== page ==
Review: How GLASS Fails To Shatter Expectations


Full of tongue-in-cheek moments and meta-humor, M. Night Shyamalan's conclusion to the "Eastrail 177" trilogy is disappointing, although it has some redeemable qualities.
Technical Merit

Nineteen years ago, M. Night Shyamalan crafted Unbreakable, which is now regarded as one of the best superhero films of all time. As time went by and audiences craved another classic from Shyamalan, he released Split to wide acclaim, and it was seen as a return to form. Acting as a pseudo-sequel to Unbreakable, fans were drooling at the thought of the “Eastrail 177” trilogy being concluded with the upcoming Glass. Unfortunately, this finale falls flat multiple times throughout its runtime, yet it provides enough entertainment to last the 129 minutes.

For the past decade, superhero films have erupted onto the scene, and truly shifted the culture of cinema. That’s not to say the superhero genre has only been around for the past ten years, but there is a clear line between pre and post-Marvel Cinematic Universe. And these MCU films, while extremely enjoyable, tend to be very formulaic. Shyamalan is well aware of this fact, and Glass seemed as if it was going to subvert expectations at every corner imaginable. Most of Shyamalan’s early work was exceptionally known for taking specific genres and flipping them in an unseen way. It’s the gift of an incredible storyteller, and unfortunately, Glass feels as if it falls into these clichés time and time again.

Samuel L. Jackson as Elijah Glass, James McAvoy as Kevin Wendell Crumb/The Horde, and Bruce Willis as David Dunn in M. Night Shyamalan’s GLASS.

The film is tonally inconsistent. There is no problem with humorous moments. However, too often does it feel like a joke is made that removes the gravity of events transpiring. With regards to the humor that does work, it tends to fall into the meta-humor aspect of the film. While Glass does not do much to set itself apart from a standard comic book film, Shyamalan does make a few poignant remarks about comic book culture in general. It also very clearly comes from a love of said culture, so it does not come off as arrogant at any point.

Glass is a film that primarily grounds itself in the mindset of Elijah Glass, who is brilliantly portrayed once again by Samuel L. Jackson. It is also extremely evident that Shyamalan has a love for these characters. He continued to write the main trio in such a way that felt organic to where we last saw them in previous films. Bruce Willis reprising David Dunn once again was such a fantastic feeling to experience all these years later. Unfortunately, it felt as if he got the short end of the stick regarding character development. And yes, while Unbreakable was his moment to shine, it appears as if some story elements regarding his life since Unbreakable got cut. These moments would have allowed the film to feel more cohesive as Glass is a finale at the end of the day.

James McAvoy gives another impressive performance as Kevin Wendell Crumb and his various personalities. Each personality is played with such nuance, and whenever he transitions mid-sentence, it is mesmerizing to observe. Newcomer Sarah Paulson portrays a psychiatrist in such a way that confuses the viewer with regards to the film itself, and without spoilers, is a brilliant technique that her and Shyamalan handle very well. Anya Taylor-Joy also returns from Split, although the reasoning does not make much sense and she feels like a character that does not fully belong. Nevertheless, she fits into the role nicely and plays off of McAvoy very well.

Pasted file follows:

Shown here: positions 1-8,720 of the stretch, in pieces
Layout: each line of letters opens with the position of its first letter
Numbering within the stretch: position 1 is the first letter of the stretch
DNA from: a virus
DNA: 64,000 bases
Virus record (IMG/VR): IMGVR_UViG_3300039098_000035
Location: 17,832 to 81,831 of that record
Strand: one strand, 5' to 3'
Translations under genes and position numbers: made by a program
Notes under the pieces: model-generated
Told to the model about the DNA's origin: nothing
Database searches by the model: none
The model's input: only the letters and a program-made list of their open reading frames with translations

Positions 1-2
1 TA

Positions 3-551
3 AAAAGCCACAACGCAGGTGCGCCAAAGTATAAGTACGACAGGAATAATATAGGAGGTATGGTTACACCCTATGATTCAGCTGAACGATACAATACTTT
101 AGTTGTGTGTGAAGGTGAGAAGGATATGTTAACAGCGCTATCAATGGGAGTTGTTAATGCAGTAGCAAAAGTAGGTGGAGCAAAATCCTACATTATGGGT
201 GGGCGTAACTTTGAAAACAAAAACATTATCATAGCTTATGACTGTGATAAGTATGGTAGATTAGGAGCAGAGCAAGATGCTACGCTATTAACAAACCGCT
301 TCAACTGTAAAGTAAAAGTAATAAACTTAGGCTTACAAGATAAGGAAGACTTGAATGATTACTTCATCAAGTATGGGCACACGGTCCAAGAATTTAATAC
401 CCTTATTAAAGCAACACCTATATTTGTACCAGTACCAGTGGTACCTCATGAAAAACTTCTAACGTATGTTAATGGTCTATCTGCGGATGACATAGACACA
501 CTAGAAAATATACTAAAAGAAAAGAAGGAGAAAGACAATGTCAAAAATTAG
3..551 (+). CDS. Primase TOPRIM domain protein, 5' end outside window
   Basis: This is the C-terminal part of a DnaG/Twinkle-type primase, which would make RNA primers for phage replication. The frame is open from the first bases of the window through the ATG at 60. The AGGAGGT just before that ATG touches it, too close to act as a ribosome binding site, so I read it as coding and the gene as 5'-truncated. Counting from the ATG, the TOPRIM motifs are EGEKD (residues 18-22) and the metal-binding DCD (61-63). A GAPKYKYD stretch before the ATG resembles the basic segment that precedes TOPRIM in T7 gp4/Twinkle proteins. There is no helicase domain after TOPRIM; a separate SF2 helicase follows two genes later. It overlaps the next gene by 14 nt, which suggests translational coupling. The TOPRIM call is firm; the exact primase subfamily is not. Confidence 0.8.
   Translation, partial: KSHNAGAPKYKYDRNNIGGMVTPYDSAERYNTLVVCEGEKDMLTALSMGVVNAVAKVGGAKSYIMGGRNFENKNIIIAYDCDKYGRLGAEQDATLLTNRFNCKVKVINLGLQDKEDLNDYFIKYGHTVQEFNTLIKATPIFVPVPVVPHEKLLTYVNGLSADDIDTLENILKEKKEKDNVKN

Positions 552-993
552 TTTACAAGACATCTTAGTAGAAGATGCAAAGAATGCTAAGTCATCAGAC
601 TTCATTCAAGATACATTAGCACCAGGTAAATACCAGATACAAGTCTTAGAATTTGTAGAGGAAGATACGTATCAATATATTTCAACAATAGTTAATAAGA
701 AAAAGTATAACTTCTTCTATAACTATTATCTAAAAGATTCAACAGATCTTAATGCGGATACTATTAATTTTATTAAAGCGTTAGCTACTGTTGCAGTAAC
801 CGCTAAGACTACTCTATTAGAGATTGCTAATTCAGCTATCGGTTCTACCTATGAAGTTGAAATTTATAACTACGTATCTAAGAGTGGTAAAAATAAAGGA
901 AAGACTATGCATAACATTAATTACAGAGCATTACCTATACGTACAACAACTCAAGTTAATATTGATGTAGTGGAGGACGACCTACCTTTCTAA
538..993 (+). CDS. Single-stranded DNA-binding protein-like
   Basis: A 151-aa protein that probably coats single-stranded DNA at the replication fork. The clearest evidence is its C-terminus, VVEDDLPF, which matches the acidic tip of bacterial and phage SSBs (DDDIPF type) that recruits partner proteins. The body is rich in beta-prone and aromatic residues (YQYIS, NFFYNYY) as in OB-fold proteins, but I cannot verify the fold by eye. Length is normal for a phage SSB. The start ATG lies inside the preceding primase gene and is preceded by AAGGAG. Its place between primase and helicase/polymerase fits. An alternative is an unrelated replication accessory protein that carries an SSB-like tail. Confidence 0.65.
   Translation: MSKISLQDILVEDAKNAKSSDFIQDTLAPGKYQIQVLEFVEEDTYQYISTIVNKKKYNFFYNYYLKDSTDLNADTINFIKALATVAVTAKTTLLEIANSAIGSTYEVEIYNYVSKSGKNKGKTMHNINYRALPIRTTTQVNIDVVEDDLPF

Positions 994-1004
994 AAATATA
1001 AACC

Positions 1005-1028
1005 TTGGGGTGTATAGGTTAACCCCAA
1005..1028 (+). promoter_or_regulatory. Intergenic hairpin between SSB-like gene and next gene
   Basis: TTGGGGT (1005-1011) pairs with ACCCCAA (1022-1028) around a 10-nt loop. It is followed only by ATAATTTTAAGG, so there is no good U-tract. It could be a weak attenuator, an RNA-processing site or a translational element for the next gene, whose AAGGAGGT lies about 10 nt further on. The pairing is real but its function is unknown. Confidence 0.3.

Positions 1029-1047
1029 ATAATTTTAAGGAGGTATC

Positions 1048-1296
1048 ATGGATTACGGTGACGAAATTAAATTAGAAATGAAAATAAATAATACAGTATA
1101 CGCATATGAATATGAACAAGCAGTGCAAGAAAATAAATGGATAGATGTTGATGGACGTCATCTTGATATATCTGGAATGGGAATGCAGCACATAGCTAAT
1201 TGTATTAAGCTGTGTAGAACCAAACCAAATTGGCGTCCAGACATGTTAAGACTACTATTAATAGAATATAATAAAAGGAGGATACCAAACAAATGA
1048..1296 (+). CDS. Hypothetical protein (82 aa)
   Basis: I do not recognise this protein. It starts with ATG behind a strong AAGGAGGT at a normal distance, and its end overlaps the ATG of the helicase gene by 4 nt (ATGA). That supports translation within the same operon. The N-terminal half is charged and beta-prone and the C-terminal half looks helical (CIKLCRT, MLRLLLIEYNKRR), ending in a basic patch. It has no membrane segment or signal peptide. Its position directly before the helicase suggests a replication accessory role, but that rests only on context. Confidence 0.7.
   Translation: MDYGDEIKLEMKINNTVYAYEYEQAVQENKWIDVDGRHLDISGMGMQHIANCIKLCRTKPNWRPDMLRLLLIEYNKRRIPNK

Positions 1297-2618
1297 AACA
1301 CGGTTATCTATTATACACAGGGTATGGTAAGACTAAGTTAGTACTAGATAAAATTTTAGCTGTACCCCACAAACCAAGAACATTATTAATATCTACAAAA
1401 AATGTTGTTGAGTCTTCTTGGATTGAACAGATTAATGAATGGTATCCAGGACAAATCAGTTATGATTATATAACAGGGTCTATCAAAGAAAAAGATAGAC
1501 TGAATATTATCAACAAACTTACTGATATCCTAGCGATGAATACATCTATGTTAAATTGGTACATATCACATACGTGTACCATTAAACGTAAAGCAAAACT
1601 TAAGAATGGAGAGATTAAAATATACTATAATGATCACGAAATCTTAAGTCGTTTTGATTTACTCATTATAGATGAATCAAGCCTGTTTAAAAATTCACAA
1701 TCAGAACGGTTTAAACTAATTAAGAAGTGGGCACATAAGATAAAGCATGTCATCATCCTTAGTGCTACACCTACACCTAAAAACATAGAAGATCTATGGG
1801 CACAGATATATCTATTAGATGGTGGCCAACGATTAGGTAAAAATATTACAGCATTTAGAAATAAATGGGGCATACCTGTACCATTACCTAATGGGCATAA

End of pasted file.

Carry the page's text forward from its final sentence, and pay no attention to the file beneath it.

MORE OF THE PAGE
James McAvoy as Kevin Wendell Crumb/The Horde and Anya Taylor-Joy as Casey in M. Night Shyamalan’s GLASS.

Another unfortunate aspect of Glass was that it felt rushed. The film seemed to churn through significant moments fairly quickly, and never allows the viewer to process before the next plot point occurs. It would have greatly benefitted from an extended runtime, even if it was 20 minutes or so. If it was not meant to be formulaic, it is entirely plausible that Shyamalan could have crafted a plot that felt more pure to the two previous films. As previously stated, there are moments that could be expanded upon to allow audiences to resonate even further. There also seems to be too many illogical choices and plot conveniences to name, and for such a grounded set of films, that feels inexcusable.

Nevertheless, Shyamalan deserves credit for this film. What he did at the end of Split was an unprecedented move, and to continue down that path to create Glass should be applauded. Rather than create an action-packed blockbuster, he stuck to his roots and ended his character driven trilogy that was 20 years in the making on his own terms. The “Eastrail 177” trilogy is a trilogy rooted in realism, duality, grief, and identity. For the most part, Glass shines a light on these themes, yet it’s upsetting that they felt mishandled in comparison to its predecessors. Overall, Glass feels like the Shyamalan that viewers have come to expect in recent years. Full of personal cameos, plot twists, and more, it is a film that is enjoyable at the very least. But to quote Jackson in the movie, it had the potential to be so much more.

What is your favorite film of the “Eastrail 177” trilogy, and why? Let us know in the comments below!

Glass hits theaters January 18.


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Alex Papaioannou
Alex Papaioannou
Born and raised in New York. I've always loved all things pop culture, but my true passion lies within film. And the only thing that I love more than watching movies is writing about them! Some close runner-ups are: food, the Yankees, and hip-hop.


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